Lauren Brevner and James Harry
Printed with Epson archival inks on Epson cold press bright, textured matte paper
Signed, numbered and dated with a written note of authenticity
Paper size: 17.75 x 24 inches Print size: 15.75 x 22 inches
The limited edition print is produced by Lauren Brevner and James Harry and printed by Tricera Print. It was produced on the occasion of the exhibition Vancouver Special: Disorientations and Echo organized by the Vancouver Art Gallery and curated by Guest Curators Phanuel Antwi, Jeneen Frei Njootli, Jenn Jackson and Christian Vistan with Grant Arnold, Audain Curator of British Columbia Art on view May 29, 2021 - January 3, 2022.
About the Artwork
"...For Disorientations and Echo, Brevner and Harry were commissioned to create an engulfing two-storey mural, which came to be named Rememory (2021). Drawing from Japense textiles and Indigenous weaving histories, individually familiar to each artist, they endeavored to blanket the Gallery with a warm matriarchal presence... While acknowledging their individual histories and embodied knowledges, Brevner and Harry explore familial relations, stories of belonging and mutual healing. They consider the intersections of their backgrounds as a place for dreaming and weaving transformations and move forward in a good way. Rememory offered a safe place for reflection to ask the pressing questions of what it means to animate such memories and connections through form into social, psychic and philosophical space."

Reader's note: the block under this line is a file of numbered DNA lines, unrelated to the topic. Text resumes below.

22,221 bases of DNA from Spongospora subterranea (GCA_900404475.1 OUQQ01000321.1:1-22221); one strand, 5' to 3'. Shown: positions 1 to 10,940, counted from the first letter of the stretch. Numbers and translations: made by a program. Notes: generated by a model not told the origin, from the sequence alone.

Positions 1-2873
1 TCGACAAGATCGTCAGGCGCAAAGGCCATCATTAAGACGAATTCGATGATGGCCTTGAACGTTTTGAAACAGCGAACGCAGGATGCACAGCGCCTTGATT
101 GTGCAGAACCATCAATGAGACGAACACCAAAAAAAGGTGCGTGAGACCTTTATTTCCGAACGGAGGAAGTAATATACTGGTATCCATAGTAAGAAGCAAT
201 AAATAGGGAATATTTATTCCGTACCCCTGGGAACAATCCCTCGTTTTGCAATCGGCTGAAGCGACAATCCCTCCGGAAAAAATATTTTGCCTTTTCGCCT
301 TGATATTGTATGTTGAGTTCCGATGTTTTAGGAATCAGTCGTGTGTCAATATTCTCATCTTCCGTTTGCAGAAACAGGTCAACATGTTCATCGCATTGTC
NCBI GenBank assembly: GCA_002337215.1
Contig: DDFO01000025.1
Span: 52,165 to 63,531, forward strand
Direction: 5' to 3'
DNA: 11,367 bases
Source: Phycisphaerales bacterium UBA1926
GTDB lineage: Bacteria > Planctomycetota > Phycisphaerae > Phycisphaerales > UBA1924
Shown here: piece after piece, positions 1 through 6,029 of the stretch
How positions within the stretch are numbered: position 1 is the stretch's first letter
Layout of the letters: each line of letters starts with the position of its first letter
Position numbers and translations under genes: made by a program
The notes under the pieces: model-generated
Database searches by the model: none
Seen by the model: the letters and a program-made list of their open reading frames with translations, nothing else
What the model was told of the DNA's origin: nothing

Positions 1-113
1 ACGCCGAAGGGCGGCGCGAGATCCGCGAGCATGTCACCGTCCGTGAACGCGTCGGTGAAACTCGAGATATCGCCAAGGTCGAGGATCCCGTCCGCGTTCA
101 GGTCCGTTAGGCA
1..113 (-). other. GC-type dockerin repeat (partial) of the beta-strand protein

- Jenn Jackson, curator for Vancouver Special: Disorientations and Echo
Lauren Brevner is a multidisciplinary artist based in Vancouver B.C on the unceded territories of the Coast Salish Peoples, including the territories of the xʷməθkwəy̓əm (Musqueam), Skwxwú7mesh (Squamish), and Səl̓ílwətaʔ/Selilwitulh (Tsleil-Waututh) Nations.
Her Japanese-Trinidadian heritage deeply inspires her practice with a focus on matriarchal influence. Her work combines traditional approaches to portrait painting with themes of cultural identity and female representation. Her education has been nurtured through community relations, including a mentorship with artist and designer Sin Nakayamal in Osaka, Japan, expanding her approach to perseverance and creative purpose. Her work has been featured across multiple platforms, including exhibitions, civic projects, and print publications. Recent projects include illustrations for National Geographic and Lush Cosmetics, group exhibitions both locally and internationally, and large-scale mural commissions around the lower mainland.
James (Nexw’Kalus-Xwalacktun) Harry was born October 31, 1989 in Vancouver, British Columbia. He is of Squamish Nation (Swxwú7meshḵ) and European decent (Scottish, and German). James spent much of his childhood and early adolescence immersed in art. For the last decade, James has worked in different school districts, the City of Vancouver and non-profit agencies to produce community based art projects reflecting Canadian heritage, culture, and ideologies.
At the same time, James has been investing in his art business, developing an individualized focus on ways of integrating the traditional with the contemporary. His current focus is three fold: using metal, light and traditional formline to create totems and other contemporary works, carving yellow and red cedar in traditional and abstract works, often larger than life, and working collaboratively with Lauren Brevner to create innovative carving/painting works that reflect First Nations stories while making a statement about the search for identity and wholeness.